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Rannerdale Knotts, Whiteless Pike, and my 100th Wainwright

Rannerdale Knotts, Whiteless Pike, and my 100th Wainwright


Postby richardkchapman » Fri Nov 08, 2013 7:10 pm

Wainwrights included on this walk: Rannerdale Knotts, Whiteless Pike

Hewitts included on this walk: Whiteless Pike

Date walked: 31/10/2013

Time taken: 3.3

Distance: 9.27 km

Ascent: 604m

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The final walking day of our holiday, and the weather forecast was pretty awful (80% chance of heavy rain in the afternoon, with gales to match). Gem seemed to be feeling sore from having fallen while trying to jump into the car the day before, and kids were still fast asleep after a late night, so rather than wait for them to get up and miss any chance of the (relatively) decent weather, I decided to walk by myself today, without even the dogs for company.

My ideas yesterday had been to be dropped somewhere in the Newlands valley and walk back, but that didn't seem such a great idea in sideways rain, so I decided instead to go for a shorter walk, just long enough to get the 2 summits I needed to reach 100, with the option of making it longer if energy, time and weather permitted. Rannerdale Knotts was the first target, then on to Whiteless Pike, and after that, who knows...

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Mellbreak, behind Crummock Water

I drove round to the Buttermere Valley and parked in a little car park just at the foot of Rannerdale Knotts, with lovely view of Mellbreak across Crummock Water. It wasn't actually where I had intended to start (nearer the Bridge Hotel), but it worked out very nicely.

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The start of the path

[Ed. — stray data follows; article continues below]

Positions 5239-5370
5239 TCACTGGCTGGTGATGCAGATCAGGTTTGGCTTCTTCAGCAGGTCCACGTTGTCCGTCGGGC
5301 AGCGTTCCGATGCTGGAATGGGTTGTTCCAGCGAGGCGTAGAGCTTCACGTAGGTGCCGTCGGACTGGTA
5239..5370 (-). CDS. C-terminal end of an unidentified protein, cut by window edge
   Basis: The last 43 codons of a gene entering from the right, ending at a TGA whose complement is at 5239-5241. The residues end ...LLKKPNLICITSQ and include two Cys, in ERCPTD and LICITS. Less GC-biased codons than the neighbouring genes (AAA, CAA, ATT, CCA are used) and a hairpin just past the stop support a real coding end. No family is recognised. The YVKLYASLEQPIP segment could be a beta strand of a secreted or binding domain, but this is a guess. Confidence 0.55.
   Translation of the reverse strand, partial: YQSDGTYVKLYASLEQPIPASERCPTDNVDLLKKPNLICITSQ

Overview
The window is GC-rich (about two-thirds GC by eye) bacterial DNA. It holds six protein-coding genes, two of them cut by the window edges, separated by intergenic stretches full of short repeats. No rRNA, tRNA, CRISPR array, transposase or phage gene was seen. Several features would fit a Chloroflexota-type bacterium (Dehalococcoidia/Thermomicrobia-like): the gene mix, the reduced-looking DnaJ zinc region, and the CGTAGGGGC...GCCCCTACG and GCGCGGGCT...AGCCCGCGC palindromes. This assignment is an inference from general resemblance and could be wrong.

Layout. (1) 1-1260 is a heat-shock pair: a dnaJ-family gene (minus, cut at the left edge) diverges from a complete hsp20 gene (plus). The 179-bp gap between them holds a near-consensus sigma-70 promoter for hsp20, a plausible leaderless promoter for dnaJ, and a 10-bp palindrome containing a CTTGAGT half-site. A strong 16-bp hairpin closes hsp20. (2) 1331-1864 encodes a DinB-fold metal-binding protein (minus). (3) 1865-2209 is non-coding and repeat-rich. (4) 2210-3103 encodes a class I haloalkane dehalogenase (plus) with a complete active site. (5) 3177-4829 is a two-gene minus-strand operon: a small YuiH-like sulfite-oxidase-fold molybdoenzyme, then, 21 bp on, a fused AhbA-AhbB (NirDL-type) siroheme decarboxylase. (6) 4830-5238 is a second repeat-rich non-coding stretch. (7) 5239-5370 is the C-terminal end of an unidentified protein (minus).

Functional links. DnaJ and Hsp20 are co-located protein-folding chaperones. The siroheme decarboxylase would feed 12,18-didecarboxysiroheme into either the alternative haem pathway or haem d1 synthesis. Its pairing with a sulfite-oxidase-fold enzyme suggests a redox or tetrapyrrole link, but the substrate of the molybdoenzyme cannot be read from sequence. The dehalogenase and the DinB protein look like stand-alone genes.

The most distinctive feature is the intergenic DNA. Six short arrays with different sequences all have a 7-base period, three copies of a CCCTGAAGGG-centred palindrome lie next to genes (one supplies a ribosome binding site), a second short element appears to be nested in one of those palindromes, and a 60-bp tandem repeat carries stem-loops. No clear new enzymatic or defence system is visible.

A clear path led up the hillside from the road very close to the car park. The ascent was quite steep, but short, and with very nice views up the Buttermere Valley.

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Fleetwith Pike and Haystacks

Before long I was at the top of Rannerdale Knotts.

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Rannerdale Knotts summit

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Rannerdale Knotts summit

To get to Whiteless Pike involves walking the length of the Low Bank ridge - a lovely walk with great views ahead, descending slightly all the way.

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View over Buttermere

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View over Buttermere

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Grasmoor almost out of the clouds

At the col at the end of Low Bank, I met the path from Buttermere up to Whiteless Pike, and turned upwards. The way up to Whiteless Pike is not as steep as it looks, but before long all the height lost walking down Low Bank had been regained and I was looking down on Rannerdale Knotts.

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Looking back over Rannerdale Knotts

Once the main ridge is reached the views up towards Causey Pike opened up.

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Causey Pike in the distance

Unfortunately, so did the wind. The remaining zigzags up to the summit of Whiteless Pike were a little tricky due to the wind doing its best to blow me over. Fortunately it was mostly blowing away from any steep drops rather than trying to throw me over them.